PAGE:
Last October, Canadian Dr Donna Strickland became the first woman in 55 years to win the Nobel Prize in Physics. Before her, the award has gone to just two other female laureates in the field: Maria Goeppert-Mayer in 1963 for her discovery of the nuclear shell model; and Marie Curie in 1903, along with her husband, for their work on radioactivity.
Strickland, who is a professor of physics at the University of Waterloo in Canada, shared the prize with French scientist Gérard Mourou, whom she had worked with at the University of Rochester, New York, for the invention of “chirped pulse amplification” (CPA), a technique for generating high-intensity short-pulse lasers.
Since its invention in the mid-1980s, CPA has led to the proliferation of a number of laser-based tools and has allowed doctors to perform millions of corrective laser eye surgeries every year. Before its conception, the medical use of lasers was limited because longer pulses generated heat that was dangerous to human tissue.
We speak with Strickland about her journey, the scientific breakthrough and how her work could eventually enable new cancer treatments.
I think every field of work – period – has to be open to everybody.Dr Strickland
Ariana: What has it been like for you since winning the Nobel, and how do you think the win will impact your work?
DR DONNA STRICKLAND: Winning was a complete surprise. My calendar is filling up with invitations to speak. The Swedish embassy invited me for a dinner, and my own parliament is going to honour me. I had dinner with the Swedish king [Carl XVI Gustaf]. It’s quite a different life with this prize! It’s been busy, but hopefully I can find some time for my research. I want to develop new types of lasers so hopefully [the recognition] will bring more opportunities, funding and new collaborations.
A: You jokingly call yourself a “laser jock” in interviews. How did you get into the field?
DS: Why lasers? It’s something that goes back to my childhood. When I was younger, my parents brought the family to the Ontario Science Centre, and my dad pointed to a big laser on display. He said lasers would be the way of the future. Back in the 70s, it’s not like you saw lasers around often. We didn’t have laser pointers or checkout scanners at grocery stores. Lasers were a research tool.
When [years later] I had to decide where to go for my undergraduate education, I looked through local universities and saw that McMaster [a public research university in Hamilton, Ontario] had a programme called Engineering Physics. It had four areas – including one about lasers – and I thought that seemed fun. The moment I read “lasers”, I had a gut reaction that it would be a good fit for me.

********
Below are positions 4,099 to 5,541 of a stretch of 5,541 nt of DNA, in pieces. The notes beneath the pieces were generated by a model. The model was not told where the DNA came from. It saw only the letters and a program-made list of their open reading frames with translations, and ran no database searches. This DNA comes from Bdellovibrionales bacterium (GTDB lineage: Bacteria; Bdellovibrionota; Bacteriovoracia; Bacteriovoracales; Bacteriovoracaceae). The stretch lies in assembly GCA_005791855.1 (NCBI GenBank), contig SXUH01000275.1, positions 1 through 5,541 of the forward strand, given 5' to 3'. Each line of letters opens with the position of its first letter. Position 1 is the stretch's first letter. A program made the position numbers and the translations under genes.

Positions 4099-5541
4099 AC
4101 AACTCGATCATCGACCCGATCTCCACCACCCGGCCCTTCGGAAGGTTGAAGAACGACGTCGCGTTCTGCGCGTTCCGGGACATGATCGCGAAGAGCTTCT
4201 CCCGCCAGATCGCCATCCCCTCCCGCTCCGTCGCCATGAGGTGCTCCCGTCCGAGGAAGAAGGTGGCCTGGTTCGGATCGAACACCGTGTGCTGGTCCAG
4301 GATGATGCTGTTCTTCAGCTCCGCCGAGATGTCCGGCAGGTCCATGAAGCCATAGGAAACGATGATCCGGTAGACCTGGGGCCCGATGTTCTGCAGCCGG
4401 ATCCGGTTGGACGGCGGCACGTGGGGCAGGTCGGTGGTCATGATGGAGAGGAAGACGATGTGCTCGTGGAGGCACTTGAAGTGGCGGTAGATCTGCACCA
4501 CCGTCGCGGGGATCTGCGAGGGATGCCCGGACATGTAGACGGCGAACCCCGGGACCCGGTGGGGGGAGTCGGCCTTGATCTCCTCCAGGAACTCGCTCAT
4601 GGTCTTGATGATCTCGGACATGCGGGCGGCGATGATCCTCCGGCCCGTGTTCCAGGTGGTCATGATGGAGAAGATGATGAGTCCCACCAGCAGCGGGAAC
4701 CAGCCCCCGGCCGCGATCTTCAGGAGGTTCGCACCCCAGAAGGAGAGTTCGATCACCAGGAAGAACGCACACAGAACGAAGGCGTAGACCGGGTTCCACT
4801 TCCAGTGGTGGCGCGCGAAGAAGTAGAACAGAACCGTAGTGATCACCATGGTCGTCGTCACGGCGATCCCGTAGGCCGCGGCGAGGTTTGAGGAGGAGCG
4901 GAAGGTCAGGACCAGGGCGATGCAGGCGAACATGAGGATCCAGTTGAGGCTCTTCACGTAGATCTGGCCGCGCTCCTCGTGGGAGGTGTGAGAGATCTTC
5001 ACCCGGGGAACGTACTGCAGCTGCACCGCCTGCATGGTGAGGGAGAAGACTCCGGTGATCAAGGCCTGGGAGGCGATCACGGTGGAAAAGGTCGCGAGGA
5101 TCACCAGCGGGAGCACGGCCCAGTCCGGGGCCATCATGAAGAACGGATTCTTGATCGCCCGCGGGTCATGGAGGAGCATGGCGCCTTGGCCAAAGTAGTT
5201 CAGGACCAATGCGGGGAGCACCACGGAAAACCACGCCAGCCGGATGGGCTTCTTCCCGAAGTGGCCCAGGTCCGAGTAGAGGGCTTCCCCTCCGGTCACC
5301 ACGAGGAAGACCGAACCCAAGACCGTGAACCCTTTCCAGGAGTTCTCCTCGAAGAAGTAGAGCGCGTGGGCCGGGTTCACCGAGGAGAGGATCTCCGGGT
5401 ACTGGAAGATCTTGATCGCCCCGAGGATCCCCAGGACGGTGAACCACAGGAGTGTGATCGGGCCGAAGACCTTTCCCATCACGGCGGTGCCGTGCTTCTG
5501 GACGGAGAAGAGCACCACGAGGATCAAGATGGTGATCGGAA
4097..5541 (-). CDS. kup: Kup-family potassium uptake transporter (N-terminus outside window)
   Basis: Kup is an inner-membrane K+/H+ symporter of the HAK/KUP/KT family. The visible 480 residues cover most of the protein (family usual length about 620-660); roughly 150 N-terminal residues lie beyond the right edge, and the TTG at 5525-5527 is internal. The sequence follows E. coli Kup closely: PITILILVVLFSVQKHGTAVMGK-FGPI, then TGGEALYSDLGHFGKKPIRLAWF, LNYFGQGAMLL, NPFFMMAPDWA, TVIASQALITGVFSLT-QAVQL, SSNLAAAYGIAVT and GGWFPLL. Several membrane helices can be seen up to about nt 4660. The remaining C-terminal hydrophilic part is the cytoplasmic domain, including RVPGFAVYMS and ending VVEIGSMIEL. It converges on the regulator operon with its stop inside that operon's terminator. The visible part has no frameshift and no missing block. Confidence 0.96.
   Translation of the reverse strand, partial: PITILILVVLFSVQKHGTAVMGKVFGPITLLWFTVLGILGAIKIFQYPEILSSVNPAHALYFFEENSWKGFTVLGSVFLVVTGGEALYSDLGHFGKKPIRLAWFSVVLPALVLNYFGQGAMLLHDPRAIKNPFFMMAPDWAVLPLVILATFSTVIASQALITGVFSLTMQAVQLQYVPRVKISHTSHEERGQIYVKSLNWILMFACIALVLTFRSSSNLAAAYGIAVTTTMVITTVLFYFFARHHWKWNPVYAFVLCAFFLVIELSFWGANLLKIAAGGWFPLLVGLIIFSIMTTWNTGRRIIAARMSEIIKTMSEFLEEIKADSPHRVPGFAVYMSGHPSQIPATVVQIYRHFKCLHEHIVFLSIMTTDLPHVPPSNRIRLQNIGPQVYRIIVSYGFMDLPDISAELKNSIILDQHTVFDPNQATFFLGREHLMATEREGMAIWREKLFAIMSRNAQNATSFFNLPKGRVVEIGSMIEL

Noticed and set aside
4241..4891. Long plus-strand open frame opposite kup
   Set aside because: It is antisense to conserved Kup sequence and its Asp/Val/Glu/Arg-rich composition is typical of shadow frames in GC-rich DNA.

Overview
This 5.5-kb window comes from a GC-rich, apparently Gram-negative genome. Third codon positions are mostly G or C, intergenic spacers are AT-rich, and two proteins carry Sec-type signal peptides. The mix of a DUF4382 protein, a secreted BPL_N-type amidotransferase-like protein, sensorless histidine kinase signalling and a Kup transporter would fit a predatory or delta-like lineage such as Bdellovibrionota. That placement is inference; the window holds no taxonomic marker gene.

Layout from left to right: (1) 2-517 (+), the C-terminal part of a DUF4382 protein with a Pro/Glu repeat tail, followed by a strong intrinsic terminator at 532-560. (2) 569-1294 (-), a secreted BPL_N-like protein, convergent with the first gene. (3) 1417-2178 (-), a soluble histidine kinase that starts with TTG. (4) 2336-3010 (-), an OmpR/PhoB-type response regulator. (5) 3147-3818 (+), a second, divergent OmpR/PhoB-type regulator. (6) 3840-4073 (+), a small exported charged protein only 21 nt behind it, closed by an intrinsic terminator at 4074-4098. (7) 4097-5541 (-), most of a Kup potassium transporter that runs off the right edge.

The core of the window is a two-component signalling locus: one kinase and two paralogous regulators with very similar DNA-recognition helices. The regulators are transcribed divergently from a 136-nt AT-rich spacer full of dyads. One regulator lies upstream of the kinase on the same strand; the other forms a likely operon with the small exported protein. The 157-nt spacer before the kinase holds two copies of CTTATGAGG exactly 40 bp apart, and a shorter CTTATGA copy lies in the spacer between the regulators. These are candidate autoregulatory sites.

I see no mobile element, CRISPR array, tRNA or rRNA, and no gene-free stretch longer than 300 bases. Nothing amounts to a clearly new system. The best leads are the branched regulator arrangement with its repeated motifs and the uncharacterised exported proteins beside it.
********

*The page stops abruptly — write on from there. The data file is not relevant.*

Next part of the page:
A: When did you start working on short-pulse lasers?
DS: While studying my PhD at the University of Rochester, I met Gérard Mourou [co-recipient of the Nobel Prize] and we started working together on lasers with short pulses – the project that would eventually lead to the Nobel. The ‘short pulse’ means the laser isn’t on for a long time, so you’re not heating materials [such as human tissue] up which can cause complications.
A: Could these lasers play a role in cancer treatments in the future?
DS: Yes, there is cancer treatment research looking at the possible applications of these lasers. The energy of lasers currently used in hospitals is not high enough to penetrate parts of the body, so we will need to get higher energy beams to do that. It’s still in the proposal stage and there’s a lot of research to be done. If they succeed, that could lead to radiation treatments that aren’t possible now, for instance to treat brain cancer.
A: Did you ever have any career setbacks?
DS: Well, I would say that one career setback occurred after my post-doc. I turned down offers to join the faculty of [different universities] because the man I wanted to marry [now husband Douglas Dykaar, a researcher] lived and worked in New Jersey. [In the intervening years], he’s followed me and took a job so that we could be together. So we’ve both taken turns putting family ahead of our careers.
A: Why do you think it took so long for another woman to win the Nobel Prize in Physics?
DS: Over the years there has been bias, but the [Nobel] committee knows that there are women out there who are doing top-notch research. The thing that’s been happening in the last 15 years is that slowly people are becoming aware of bias and things are changing.
A: Why is fighting discrimination so important?
DS: I think every field of work – period – has to be open to everybody. We need to encourage everybody to figure out for themselves what they’re good at and encourage them to do it. Otherwise, we’re not using the resources we have on hand.
The interview has been edited and condensed for clarity.